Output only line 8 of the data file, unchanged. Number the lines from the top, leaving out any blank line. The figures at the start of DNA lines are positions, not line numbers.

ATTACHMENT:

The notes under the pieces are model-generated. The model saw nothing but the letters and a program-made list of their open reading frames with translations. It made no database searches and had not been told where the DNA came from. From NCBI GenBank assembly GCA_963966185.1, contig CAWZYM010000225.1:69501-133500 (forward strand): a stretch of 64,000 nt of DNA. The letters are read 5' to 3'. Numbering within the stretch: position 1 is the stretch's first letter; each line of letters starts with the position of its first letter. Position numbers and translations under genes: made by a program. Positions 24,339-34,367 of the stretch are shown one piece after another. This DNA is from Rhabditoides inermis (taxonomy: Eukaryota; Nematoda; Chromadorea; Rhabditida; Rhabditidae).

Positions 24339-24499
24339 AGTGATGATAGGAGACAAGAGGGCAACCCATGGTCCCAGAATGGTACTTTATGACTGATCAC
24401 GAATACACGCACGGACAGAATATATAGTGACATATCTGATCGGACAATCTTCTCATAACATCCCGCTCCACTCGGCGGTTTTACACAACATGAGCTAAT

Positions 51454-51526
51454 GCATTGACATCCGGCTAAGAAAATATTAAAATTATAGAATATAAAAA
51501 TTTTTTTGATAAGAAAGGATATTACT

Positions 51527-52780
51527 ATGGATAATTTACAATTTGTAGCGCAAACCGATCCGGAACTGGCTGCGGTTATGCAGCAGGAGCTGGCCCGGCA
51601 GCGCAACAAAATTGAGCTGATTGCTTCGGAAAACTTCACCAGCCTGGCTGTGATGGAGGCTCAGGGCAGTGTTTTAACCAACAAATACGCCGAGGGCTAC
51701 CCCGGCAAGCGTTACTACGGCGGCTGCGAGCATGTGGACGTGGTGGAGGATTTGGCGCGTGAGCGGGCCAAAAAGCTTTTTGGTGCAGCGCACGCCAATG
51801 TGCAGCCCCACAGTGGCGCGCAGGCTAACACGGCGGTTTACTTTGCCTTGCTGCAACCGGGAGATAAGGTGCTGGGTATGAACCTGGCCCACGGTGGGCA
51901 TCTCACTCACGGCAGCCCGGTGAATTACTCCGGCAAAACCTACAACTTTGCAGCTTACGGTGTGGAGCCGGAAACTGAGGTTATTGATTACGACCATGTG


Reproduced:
Positions 51527-52780